Putting Homeschooling Gurus on a Pedestal

I have many things I’d like to say on this matter. But I’m having a hard time putting it into words. For now, I’d like to direct you to a blog post at the Common Room. I need some time to reflect on this.


8 Responses to “Putting Homeschooling Gurus on a Pedestal”

  1. Karen Joy Says:

    I really, really enjoyed that article. I’d never heard of *any* of the experts she’d mentioned, though that may not be too surprising, given that I tend not to seek out published “experts” on anything — from homeschooling to parenting to my Christianity…

  2. Sunnymom Says:

    I left a comment at The Common Room, but here I’d like to say that there are people whose opinions, insights, and experiences I respect, but no one to whom I abdicate my own judgment. At the end of the day, I have to look my own self in my God-given eyeballs, and answer to my own conscience.

    I have seen, in every walk of life, parents who live their lives vicariously through their children, or who seem to gain their own identity through their children’s accomplishments. Just go to a kiddie beauty pageant or Little League game- and homeschoolers are made from the same clay as the rest.

  3. Karen Joy Says:

    As a Little League mom, defensiveness rose up in me at Sunnymom’s last sentence there, but I have to admit, it’s true for some parents. I can remember Dads who berate their sons, sons who have obvious little skill or interest in baseball… The Dads seem embarrassed, and take it personally that their son isn’t the star, and I have thought before that those men are trying to make their sons into what they wish they were….

    This is sort of OT, but I don’t think there’s anything wrong with hoping one’s children are interested in the same things that we are — it’s my delight that my oldest son loves baseball and reading, and my middle son loves hiking, and that all my kids love making music, etc. But trying to make one’s children what they’re not, as if it were a personal achievement, to me seems wrong.

  4. Sunnymom Says:

    I hope you know that I wasn’t aiming at anyone in particular- merely pointing out that certain behaviors can be seen in any group of parents, not just homeschoolers in particular. 😉

    I agree- it is nice when your kids enjoy the things you do, or take interest in the same things you find interesting. On the same note, it stretches me personally when my one of my kids comes up with something radically different- how fun and exciting to see their individuality emerge. 😀

  5. deputyheadmistress Says:

    As for not having heard of the people I mentioned- gotta share a funny, and then I have to figure out how to fix it on my blog. My firstborn tells me she doesn’t think Reb Bradley is who I thought he was. I got him mixed up with a different guru. Went and checked, and she’s right. I have heard of him, but I do not think I own a book he’s written.

    I’ve been doing some looking up of various homeschooling gurus- and I am astonished at how many of them were giving long term parenting advice when their children were not yet ten years old- few of them have children older than mine.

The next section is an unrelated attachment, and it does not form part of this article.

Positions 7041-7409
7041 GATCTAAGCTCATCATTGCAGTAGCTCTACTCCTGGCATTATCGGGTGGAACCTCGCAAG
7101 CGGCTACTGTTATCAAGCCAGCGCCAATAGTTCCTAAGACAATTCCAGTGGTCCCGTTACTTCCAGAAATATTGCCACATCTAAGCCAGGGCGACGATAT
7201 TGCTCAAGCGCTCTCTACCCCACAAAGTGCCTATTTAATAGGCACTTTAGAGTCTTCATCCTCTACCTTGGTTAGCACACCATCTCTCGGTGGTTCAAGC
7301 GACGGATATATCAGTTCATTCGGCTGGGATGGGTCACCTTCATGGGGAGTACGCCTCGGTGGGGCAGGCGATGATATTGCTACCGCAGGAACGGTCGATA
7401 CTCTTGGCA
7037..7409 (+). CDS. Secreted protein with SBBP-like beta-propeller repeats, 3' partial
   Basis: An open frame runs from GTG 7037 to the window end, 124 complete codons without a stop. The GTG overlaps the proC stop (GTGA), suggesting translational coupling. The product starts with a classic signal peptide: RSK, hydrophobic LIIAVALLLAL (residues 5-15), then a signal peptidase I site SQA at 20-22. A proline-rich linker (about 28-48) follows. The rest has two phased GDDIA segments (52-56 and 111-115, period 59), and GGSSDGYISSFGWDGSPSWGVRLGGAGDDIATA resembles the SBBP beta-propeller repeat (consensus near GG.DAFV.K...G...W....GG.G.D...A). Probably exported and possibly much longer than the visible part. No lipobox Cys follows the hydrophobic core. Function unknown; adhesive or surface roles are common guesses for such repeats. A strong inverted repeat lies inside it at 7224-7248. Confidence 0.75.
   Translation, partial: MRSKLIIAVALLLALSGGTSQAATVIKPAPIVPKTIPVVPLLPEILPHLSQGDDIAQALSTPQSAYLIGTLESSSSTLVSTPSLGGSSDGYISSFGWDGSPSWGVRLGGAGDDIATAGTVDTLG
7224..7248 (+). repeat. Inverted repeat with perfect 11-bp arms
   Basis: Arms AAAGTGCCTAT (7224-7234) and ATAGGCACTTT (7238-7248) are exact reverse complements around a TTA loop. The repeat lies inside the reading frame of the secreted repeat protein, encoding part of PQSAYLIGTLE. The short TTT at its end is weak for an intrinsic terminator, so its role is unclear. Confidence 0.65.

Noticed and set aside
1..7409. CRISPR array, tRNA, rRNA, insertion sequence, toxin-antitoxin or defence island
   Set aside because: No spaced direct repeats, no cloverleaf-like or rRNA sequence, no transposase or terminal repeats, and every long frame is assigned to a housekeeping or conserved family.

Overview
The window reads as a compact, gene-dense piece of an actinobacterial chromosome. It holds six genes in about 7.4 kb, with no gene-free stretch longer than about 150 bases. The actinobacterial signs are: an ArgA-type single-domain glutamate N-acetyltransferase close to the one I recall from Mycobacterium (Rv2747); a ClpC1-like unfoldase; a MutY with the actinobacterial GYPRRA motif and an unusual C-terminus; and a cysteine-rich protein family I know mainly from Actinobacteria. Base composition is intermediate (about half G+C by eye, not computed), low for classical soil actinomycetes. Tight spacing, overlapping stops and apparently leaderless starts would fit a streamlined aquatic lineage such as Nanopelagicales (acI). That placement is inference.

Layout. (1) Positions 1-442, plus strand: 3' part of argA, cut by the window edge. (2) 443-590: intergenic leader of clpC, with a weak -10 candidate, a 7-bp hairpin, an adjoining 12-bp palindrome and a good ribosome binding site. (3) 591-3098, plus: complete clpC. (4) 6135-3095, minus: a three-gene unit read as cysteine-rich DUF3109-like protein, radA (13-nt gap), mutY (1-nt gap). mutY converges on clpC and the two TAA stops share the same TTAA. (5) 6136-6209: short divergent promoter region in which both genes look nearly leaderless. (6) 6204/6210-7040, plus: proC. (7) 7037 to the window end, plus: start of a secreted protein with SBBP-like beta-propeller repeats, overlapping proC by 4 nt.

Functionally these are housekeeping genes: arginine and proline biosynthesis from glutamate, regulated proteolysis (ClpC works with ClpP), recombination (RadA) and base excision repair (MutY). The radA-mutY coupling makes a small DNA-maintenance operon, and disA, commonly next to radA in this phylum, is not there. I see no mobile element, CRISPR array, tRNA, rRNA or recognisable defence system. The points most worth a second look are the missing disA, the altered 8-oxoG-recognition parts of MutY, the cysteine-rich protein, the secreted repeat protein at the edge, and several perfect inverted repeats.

6. Karen Joy Says:

    Tammy ~ I sincerely hope you’re enjoying the conversation and don’t feel like we’re hijacking your thread!

    Sunnymom ~ Of course, no personal offense was intended by you!! And really, none was taken. You’re right about kids stretching us and developing their own interests. In fact, before we had kids, my husband and I determined that we were NOT going to foist our interests onto our children, but let them develop their own. It has been a huge surprise to me to see my kids — with little prompting from me — enjoy the same things I do. It’s made me wonder if, for example, enjoying baseball is genetic!! 😀 But, as you say, there is another delight in seeing their personalities emerge and express interest in things that don’t necessarily pique my own — from my daughter’s obsession with shoes to my oldest son’s deep interest in geology. I want to facilitate and encourage their individual interests…

    DHM ~ Immediately sprung to my mind, from Princess Bride: “I do not think him is who you think him is.” Hehehe.

  7. Tammy Says:

    Thanks for the thoughts on this everyone.

    There is indeed a healthy balance to be found where we can appreciate the things that we enjoy with our kids, while not putting pressure on them to be a certain way.

    As it relates to Gurus… I think the same thing is possible – a balance between appreciating what they have to say without following them blindly.

  8. Sunnymom Says:

    I have several books by Raymond and Dorothy Moore, a couple by Ruth Beechick, one by Linda Dobson, and one by David and Laurie Callihan. I enjoyed them and kept them because there are pricniples in those books that rang true in my own soul, based on my own experiences and insights.

    Nobody’s is right until *I* think they are right. 😀

    Sometimes I think Oprah Winfrey is guilty of inventing the guru. :p

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